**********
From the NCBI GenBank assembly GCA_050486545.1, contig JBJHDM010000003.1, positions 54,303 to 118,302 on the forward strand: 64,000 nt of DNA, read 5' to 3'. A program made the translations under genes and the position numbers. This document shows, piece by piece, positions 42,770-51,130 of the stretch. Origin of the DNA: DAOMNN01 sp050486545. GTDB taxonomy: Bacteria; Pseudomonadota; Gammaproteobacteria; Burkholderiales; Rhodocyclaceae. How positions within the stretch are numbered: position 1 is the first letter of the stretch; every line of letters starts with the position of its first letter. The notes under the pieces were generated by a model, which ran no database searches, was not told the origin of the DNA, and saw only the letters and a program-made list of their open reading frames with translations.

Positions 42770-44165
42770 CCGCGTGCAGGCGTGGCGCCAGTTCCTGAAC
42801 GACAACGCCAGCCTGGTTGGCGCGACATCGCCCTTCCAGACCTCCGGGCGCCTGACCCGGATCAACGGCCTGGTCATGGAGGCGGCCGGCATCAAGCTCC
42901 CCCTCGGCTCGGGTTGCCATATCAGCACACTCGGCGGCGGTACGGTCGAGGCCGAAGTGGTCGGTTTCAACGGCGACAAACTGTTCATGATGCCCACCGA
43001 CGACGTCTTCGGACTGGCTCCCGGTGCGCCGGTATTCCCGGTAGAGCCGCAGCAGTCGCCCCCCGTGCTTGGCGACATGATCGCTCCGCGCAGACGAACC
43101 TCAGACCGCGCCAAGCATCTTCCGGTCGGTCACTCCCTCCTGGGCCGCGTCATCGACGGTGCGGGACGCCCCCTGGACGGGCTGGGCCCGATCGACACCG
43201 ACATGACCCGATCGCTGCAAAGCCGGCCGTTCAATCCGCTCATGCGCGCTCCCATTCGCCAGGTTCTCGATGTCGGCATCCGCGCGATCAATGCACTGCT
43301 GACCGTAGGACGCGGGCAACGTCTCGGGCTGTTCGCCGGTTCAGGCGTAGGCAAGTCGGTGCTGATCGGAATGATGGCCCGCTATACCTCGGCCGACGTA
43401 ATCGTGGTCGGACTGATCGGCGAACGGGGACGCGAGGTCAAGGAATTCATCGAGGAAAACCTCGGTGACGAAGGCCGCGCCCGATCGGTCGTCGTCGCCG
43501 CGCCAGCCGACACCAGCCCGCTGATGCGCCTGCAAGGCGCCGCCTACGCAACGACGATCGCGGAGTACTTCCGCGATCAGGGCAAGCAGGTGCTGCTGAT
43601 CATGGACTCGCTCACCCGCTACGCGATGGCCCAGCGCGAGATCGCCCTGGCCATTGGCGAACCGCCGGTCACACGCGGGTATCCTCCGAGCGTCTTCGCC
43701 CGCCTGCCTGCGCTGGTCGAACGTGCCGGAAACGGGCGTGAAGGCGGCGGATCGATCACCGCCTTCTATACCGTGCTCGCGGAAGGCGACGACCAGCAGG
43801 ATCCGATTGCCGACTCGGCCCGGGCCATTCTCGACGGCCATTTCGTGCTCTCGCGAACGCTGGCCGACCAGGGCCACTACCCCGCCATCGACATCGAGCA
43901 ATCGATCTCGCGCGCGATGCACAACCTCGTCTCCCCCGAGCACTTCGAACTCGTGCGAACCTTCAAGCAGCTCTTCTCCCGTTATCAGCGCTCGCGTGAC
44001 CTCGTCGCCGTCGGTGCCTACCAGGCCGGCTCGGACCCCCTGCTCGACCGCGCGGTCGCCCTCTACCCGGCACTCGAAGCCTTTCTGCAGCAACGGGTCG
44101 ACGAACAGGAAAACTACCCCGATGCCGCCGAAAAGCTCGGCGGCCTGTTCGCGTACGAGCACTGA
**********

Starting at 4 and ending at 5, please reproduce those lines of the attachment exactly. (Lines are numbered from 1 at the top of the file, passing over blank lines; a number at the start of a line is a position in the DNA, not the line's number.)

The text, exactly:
42801 GACAACGCCAGCCTGGTTGGCGCGACATCGCCCTTCCAGACCTCCGGGCGCCTGACCCGGATCAACGGCCTGGTCATGGAGGCGGCCGGCATCAAGCTCC
42901 CCCTCGGCTCGGGTTGCCATATCAGCACACTCGGCGGCGGTACGGTCGAGGCCGAAGTGGTCGGTTTCAACGGCGACAAACTGTTCATGATGCCCACCGA